Johannesburg, South Africa | AFP |
South African President Jacob Zuma has said the ruling ANC party is ready for its first female leader, days after his former wife was named by the party’s influential women’s league as its choice to succeed him.
Nkosazana Dlamini-Zuma, who has four children with President Zuma, is the head of the African Union Commission and a leading candidate to take office as president at the 2019 general election.
Zuma is expected to step down as African National Congress (ANC) party leader at the end of this year, although he will remain the country’s premier until the election when his successor as head of the ANC will likely also succeed him as national president.
Dlamini-Zuma, 67, has not declared her candidacy, but last weekend the ANC women’s league gave her a major boost by publicly declaring its support.
“It is no longer a discussion in the ANC whether a woman can take a high leadership position or not,” Zuma said on local radio.
“The ANC is ready for that‚ in fact the party has been ready for some time.
“It will depend on the integrity that she possesses and whether members see her fit for the position.”
Fielding listeners’ questions on another public radio on Thursday, the president said Dlamini-Zuma possessed the credentials to lead Africa’s most advanced economy.
“If Nkosazana becomes the president, is that not a concern to the family? In fact not at all. She has grown in the (liberation) struggle, she has held a number of positions, she has been a minister. There is no question at all.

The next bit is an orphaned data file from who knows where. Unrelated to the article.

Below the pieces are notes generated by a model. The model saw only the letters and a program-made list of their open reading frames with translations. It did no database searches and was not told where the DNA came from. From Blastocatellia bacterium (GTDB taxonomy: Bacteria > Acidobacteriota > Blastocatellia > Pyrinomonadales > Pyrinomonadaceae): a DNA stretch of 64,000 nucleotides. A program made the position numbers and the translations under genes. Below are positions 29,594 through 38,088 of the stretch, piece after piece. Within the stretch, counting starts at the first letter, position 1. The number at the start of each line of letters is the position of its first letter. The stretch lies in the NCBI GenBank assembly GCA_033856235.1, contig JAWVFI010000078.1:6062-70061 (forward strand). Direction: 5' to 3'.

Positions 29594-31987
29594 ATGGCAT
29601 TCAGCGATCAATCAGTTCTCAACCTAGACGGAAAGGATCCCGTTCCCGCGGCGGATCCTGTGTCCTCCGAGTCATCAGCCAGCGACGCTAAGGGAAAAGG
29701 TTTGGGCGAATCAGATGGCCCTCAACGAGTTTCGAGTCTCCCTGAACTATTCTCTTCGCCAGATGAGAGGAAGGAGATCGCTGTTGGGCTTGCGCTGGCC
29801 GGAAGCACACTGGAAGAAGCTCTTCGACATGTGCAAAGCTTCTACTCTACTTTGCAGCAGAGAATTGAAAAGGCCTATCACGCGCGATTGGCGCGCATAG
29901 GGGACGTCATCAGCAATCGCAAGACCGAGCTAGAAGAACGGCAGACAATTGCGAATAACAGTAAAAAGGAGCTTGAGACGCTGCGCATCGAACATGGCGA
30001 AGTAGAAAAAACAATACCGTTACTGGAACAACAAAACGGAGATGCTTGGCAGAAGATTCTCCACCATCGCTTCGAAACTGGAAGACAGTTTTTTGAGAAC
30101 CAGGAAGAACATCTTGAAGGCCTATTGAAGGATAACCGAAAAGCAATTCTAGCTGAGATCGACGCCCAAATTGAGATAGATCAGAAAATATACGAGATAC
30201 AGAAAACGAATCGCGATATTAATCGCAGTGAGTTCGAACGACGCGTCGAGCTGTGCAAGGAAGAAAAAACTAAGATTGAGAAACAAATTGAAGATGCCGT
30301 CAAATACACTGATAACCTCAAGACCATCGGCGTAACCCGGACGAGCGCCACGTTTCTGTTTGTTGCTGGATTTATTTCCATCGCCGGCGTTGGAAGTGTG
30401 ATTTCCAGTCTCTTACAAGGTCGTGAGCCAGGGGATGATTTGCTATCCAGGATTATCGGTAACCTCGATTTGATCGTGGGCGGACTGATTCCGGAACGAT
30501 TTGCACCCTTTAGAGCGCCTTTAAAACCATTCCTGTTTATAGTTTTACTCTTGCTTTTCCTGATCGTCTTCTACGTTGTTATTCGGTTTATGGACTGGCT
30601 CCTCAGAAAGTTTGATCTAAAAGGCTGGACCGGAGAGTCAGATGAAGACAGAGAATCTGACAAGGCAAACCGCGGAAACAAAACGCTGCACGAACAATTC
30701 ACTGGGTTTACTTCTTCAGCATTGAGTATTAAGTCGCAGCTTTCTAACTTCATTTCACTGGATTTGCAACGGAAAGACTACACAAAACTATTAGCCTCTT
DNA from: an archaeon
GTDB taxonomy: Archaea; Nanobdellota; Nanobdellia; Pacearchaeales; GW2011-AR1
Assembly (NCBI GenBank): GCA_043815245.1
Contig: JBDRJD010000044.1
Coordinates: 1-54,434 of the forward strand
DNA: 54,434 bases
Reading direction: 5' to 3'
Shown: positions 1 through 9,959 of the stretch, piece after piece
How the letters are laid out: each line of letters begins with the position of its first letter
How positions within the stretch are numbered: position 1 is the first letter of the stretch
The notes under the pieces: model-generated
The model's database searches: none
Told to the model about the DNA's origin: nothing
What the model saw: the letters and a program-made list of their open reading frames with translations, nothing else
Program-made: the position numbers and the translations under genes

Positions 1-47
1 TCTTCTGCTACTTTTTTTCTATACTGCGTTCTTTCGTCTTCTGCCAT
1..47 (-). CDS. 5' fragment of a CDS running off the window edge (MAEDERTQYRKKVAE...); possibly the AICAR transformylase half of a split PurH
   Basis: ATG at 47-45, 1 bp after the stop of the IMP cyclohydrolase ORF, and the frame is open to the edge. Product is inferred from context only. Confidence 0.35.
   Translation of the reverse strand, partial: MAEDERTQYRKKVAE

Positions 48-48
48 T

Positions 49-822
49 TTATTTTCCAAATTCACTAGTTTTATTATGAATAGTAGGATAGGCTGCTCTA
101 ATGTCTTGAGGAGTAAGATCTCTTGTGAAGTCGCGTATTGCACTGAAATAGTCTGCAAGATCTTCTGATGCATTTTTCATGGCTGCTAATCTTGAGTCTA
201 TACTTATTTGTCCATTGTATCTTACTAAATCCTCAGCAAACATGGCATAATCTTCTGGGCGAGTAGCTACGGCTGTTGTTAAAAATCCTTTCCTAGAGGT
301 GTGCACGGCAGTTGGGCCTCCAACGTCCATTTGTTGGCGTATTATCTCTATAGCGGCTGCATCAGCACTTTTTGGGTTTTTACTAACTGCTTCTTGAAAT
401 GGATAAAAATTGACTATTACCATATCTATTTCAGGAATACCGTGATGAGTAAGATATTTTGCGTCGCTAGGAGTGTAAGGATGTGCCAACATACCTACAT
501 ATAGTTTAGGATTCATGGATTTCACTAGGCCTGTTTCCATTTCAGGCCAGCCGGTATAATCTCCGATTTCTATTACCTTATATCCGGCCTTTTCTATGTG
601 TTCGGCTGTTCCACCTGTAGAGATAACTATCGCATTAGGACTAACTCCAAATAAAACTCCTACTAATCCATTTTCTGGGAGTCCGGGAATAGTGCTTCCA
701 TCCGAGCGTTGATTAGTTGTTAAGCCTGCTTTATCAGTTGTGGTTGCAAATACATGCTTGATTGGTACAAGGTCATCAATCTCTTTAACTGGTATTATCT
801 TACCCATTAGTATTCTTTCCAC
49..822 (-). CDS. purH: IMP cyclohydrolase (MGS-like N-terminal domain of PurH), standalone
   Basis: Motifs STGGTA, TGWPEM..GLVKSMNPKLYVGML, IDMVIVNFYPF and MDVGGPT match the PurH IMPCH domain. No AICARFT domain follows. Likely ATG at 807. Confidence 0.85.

“If the ANC says ‘we think we can give you this responsibility’ and she agrees, that’s not a concern at all, not at all in so far as the Zuma family is concerned.”
Zuma, 74, who has been engulfed by corruption scandals and poor economic data since he came to power in 2009, completes the maximum two terms in office as national president in 2019.
In August, the ANC — which came to power in 1994 under Nelson Mandela after the end of apartheid — recorded its worst-ever election results at local polls.
Among Zuma’s other possible successors are deputy president Cyril Ramaphosa and ANC treasurer-general Zweli Mkhize.
Zuma survived an attempt by ANC rivals to oust him in November, shrugging off criticism of his conduct by the official anti-graft watchdog and the Constitutional Court.
Dlamini-Zuma is not seeking a second mandate at the African Union, a move that has increased speculation that she has ambitions to succeed her ex-husband at the ANC.
She has held a string of ministerial posts under South African presidents, including the foreign affairs and home minister portfolios.
Her four years at the head of the AU have given her an international profile which has further increased her status as an ANC heavyweight.